The screams of the maids in their rooms above woke Aileen from a heavy slumber. She could smell the smoke before her eyes opened, and began shouting before she got out of bed. Out in the hallway, she saw Spencer in his nightgown, heading for the rooms that the children slept in. Aileen turned to run to Cicely’s room and the nursery beyond, where baby Edward slept. But the ceiling above collapsed, filling the corridor with smoke and dust. As she flailed around in the darkness, she could hear the ominous crackle of the flames consuming rafters and floorboards above.

The distinctive voice of Penelope could be heard screaming for help from her room, then suddenly a pair of arms raised Aileen from her crouching position, and swept her back to the main staircase. She turned to see Oscar, his sparse hair wild, and his face black with soot. He nodded at the staircase, shouting for her to run. In the main entrance hall, Cork was on his knees, choking on the smoke he had inhaled upstairs. Outside in the dark, Aileen saw the flames rising above the roof, and the red glow beginning to illuminate the sky. She had to run from the front of the house, as roof tiles and pieces of heavy guttering were crashing to the ground like missiles.

Some grooms and the coachman had come running from the stable block, carrying heavy pails of water. But when they tried to enter the house to douse any flames, they were driven back by the choking smoke.The coachman ran back to Aileen, taking off his heavy leather jerkin to cover her as she knelt in horror at the sight before her.

Then the roof of the East Wing collapsed into the building, with a mighty roar.

35 thoughts on “Runs In The Family: Part Twenty-Eight

  1. (1) “Cicely suggested to Aileen that they should store the trunk elsewhere.” She characterized the trunk as being the elephant in the room.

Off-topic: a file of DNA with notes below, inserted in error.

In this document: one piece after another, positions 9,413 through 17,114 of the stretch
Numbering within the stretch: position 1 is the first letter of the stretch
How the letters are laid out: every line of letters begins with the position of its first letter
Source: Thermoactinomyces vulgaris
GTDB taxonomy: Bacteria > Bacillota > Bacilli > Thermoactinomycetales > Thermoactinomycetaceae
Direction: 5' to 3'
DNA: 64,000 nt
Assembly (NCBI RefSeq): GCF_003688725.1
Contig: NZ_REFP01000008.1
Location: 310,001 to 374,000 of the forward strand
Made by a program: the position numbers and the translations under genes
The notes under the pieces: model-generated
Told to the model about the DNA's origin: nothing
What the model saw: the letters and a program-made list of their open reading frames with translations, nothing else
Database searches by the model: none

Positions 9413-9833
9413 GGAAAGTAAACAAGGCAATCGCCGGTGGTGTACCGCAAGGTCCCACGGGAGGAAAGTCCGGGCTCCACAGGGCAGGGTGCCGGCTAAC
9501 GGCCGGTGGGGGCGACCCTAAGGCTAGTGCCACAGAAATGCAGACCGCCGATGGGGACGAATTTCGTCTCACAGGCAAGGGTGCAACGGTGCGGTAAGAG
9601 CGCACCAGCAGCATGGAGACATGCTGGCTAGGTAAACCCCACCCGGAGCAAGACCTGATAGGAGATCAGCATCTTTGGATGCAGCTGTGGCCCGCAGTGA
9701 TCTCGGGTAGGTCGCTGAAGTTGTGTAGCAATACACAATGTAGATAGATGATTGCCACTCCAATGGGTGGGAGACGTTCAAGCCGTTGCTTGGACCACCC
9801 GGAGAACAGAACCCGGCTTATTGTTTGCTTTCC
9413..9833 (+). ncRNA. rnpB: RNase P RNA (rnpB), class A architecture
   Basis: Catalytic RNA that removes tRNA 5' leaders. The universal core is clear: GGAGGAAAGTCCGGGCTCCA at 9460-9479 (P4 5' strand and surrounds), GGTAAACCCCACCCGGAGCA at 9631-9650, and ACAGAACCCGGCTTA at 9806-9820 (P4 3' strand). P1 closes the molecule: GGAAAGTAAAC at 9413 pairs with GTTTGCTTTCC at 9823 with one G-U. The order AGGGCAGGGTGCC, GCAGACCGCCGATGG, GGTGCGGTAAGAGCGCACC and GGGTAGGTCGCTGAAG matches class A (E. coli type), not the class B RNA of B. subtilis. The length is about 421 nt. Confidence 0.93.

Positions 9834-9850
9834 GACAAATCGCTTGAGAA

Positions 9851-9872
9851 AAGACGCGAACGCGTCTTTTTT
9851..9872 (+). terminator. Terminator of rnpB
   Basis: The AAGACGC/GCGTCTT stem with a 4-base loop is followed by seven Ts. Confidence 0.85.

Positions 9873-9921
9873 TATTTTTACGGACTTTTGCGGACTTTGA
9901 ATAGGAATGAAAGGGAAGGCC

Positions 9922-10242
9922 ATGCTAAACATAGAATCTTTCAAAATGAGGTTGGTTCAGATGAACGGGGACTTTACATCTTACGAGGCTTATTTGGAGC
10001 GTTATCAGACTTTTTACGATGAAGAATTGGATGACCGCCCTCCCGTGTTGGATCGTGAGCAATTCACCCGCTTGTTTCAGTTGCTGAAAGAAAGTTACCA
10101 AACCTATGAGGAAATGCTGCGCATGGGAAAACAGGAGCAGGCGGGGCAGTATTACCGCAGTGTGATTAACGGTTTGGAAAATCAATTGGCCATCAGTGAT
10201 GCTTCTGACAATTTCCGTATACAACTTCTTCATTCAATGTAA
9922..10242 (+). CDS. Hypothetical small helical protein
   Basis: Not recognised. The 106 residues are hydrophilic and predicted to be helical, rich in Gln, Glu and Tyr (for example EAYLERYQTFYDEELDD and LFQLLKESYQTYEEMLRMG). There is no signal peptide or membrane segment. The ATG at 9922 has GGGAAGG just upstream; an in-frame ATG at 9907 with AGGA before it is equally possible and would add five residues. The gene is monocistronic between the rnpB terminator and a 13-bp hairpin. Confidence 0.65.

(2) “Years of repeated varnishing had made the boards of the room ripe for ignition…” The tragic end came swiftly, and can be seen in the film, “V a r n i s h i n g P o i n t.”
    (3a) Henry: “…the gout in his legs causing him to flail out with both feet.”
    (3b) Henry’s personal servant: “…jumped from the window onto the terrace below, breaking both legs in the fall.”
    (3a+3b) This is like a nightmare in Legoland! (Of course, if you’re Danish, this Lego joke doesn’t “play well.” #LegGodt)
    (4) One nice thing about rafters on the Colorado River is that they do not have to worry about being consumed by crackling flames.
    (5) Henry and Aileen do a lot of flailing. But Henry flailed in the blinding fire, whereas Aileen flailed blindly in the dark. (I mention this in case anyone flailed to see the difference.)
    (6) “…suddenly a pair of arms raised Aileen from her crouching position, and swept her back to the main staircase. She turned to see Oscar, his sparse hair wild, and his face black with soot.” Confucius say: “That like Crouching Tiger, Hidden Dragon!”
    (7) “Cork was on his knees, choking on the smoke he had inhaled upstairs.” One day he dealeth with bottles, and the next day he battles with death.
    (8) At least the coachman didn’t cover Aileen with gherkins. She may be the lady regnant, but she’s not pregnant.

    Liked by 1 person